I felt like I was watching a film at the cinema, with Lake Wanaka plastered on the silver screen. And we had it all to ourselves! It was like Mother Nature was putting on a show especially for us. Despite the cold and fatigue from the early wake up call, I sat munching on my peanut butter sandwich with a grin on my face.
Being out and about in nature is one of the main reasons I love hiking. Reaching a lookout or the top of a mountain is always a great feeling, but when I see views like this one, it puts everything else in perspective: the world is a beautiful place and I feel humbled to be able to travel and see things like these.
Length: 16km return | Difficulty: Hard | Time: 5-6 hours return | Footwear: Trainers/ Hiking Boots
Other hikes you can do in Wanaka
If you feel like exploring Wanaka further, you can try some of the below hikes.
A quick but intense ascent up the hill that looks just like its name. Expect panoramic views over the town, the lake, and the countryside.
Length: 4.5km loop track | Difficulty: Medium | Time: 1 hour 30 mins | Footwear: Trainers
Rob Roy Glacier
A half-day walk in Mount Aspiring National Park, this is a must for any nature geeks out there. Standing at the lookout at the top, you can hear the ice falling in huge chunks down the glacier. There are also signs along the track advising where the glacier used to be, and photos to show the differences between what it looked like then and how it is now.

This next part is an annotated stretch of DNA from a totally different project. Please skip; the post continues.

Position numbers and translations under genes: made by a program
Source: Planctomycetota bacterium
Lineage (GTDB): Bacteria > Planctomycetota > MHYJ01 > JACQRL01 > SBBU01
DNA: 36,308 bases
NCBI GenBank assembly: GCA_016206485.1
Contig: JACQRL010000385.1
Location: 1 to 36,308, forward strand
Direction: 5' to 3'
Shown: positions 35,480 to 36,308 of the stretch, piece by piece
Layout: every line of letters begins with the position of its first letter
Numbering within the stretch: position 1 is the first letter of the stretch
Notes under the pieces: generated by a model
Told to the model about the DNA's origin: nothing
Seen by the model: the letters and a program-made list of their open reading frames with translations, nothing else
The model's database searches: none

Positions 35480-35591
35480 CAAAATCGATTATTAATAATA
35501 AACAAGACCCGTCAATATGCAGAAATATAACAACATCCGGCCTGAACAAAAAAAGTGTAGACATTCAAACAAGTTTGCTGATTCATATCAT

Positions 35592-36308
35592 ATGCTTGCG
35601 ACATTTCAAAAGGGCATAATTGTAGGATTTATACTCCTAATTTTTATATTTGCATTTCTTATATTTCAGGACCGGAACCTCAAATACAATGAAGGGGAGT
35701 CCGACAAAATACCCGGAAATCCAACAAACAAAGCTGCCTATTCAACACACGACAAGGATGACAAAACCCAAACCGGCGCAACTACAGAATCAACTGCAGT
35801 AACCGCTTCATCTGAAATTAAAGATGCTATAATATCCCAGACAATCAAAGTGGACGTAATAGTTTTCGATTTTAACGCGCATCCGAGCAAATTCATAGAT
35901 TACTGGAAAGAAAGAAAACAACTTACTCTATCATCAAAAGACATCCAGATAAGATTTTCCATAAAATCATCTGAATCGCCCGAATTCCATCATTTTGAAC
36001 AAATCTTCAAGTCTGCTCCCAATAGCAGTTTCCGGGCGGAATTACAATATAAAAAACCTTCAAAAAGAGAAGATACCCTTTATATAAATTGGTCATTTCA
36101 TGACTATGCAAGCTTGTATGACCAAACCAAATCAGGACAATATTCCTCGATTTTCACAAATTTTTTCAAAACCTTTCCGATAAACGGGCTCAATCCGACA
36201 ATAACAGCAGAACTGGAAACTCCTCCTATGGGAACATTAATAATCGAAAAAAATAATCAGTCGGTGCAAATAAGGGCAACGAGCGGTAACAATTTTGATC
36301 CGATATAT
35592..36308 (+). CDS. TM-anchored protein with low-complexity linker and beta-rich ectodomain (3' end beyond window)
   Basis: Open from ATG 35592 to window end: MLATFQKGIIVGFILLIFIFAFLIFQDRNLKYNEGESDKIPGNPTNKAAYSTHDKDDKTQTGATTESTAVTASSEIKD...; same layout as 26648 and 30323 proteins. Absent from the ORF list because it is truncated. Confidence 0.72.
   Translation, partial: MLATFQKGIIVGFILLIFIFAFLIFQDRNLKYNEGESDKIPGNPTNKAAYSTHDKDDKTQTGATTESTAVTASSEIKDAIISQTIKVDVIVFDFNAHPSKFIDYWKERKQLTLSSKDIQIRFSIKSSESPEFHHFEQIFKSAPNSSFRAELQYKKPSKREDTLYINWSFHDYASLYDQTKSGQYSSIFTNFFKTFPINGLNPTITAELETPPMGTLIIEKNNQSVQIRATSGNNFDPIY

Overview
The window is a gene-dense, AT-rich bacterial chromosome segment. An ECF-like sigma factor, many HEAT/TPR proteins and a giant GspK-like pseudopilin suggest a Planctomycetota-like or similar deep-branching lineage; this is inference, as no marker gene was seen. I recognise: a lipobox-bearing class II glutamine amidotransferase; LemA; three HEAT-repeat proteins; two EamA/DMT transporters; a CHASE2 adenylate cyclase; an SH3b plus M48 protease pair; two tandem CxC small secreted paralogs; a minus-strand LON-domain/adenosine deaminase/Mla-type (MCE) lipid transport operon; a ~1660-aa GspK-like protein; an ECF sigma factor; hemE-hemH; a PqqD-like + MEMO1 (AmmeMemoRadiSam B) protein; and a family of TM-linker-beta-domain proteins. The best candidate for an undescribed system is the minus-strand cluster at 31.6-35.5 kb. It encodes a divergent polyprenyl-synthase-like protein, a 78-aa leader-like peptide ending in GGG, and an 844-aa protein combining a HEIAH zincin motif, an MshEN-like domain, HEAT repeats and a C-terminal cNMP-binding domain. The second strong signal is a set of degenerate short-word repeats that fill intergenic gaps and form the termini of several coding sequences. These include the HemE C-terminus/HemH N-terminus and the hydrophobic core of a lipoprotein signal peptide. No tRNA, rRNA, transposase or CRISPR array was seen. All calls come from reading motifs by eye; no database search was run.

Length: 10km return | Difficulty: Easy/Medium| Time: 3-4 hours | Footwear: Hiking Boots/ Trainers
A short, easy walk through the beech trees and across a swing-bridge. The blue pools are the name for Makarora River, a beautiful too-blue-to-be-true river in Mount Aspiring National Park.
Length: 1.5km return | Difficulty: Easy | Time: 1 hour | Footwear: Flip Flops/ Trainers
This one is so high on my wish-list but unfortunately my ankle was playing up when I was last in the area. The climb to the summit of Mount Isthmus is steep and challenging but the views from the top make it completely worthwhile.
Length: 16km return | Difficulty: Hard | Time: 5-6 hours return | Footwear: Hiking Boots
The below photos were taken by Carson Leong.
Have you climbed Roy’s Peak? What did you think of it?
Thanks for reading and happy travels!